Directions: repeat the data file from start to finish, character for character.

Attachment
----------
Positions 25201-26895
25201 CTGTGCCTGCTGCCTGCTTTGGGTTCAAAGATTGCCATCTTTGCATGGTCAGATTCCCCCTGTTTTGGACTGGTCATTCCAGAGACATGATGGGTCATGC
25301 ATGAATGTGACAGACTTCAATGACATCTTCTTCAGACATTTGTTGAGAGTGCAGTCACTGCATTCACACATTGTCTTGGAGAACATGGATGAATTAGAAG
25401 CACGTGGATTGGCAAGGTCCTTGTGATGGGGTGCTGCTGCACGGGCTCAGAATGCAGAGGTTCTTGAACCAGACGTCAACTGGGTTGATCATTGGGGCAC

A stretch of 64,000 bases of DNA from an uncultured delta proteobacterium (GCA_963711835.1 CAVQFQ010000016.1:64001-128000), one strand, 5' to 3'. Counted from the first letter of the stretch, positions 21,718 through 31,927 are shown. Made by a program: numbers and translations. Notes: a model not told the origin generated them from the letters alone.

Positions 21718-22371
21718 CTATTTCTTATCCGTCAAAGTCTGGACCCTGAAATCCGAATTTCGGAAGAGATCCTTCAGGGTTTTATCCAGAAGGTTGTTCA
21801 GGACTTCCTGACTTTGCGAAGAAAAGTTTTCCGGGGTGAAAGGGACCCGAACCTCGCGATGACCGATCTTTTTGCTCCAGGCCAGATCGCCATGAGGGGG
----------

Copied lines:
Positions 25201-26895
25201 CTGTGCCTGCTGCCTGCTTTGGGTTCAAAGATTGCCATCTTTGCATGGTCAGATTCCCCCTGTTTTGGACTGGTCATTCCAGAGACATGATGGGTCATGC
25301 ATGAATGTGACAGACTTCAATGACATCTTCTTCAGACATTTGTTGAGAGTGCAGTCACTGCATTCACACATTGTCTTGGAGAACATGGATGAATTAGAAG
25401 CACGTGGATTGGCAAGGTCCTTGTGATGGGGTGCTGCTGCACGGGCTCAGAATGCAGAGGTTCTTGAACCAGACGTCAACTGGGTTGATCATTGGGGCAC

A stretch of 64,000 bases of DNA from an uncultured delta proteobacterium (GCA_963711835.1 CAVQFQ010000016.1:64001-128000), one strand, 5' to 3'. Counted from the first letter of the stretch, positions 21,718 through 31,927 are shown. Made by a program: numbers and translations. Notes: a model not told the origin generated them from the letters alone.

Positions 21718-22371
21718 CTATTTCTTATCCGTCAAAGTCTGGACCCTGAAATCCGAATTTCGGAAGAGATCCTTCAGGGTTTTATCCAGAAGGTTGTTCA
21801 GGACTTCCTGACTTTGCGAAGAAAAGTTTTCCGGGGTGAAAGGGACCCGAACCTCGCGATGACCGATCTTTTTGCTCCAGGCCAGATCGCCATGAGGGGG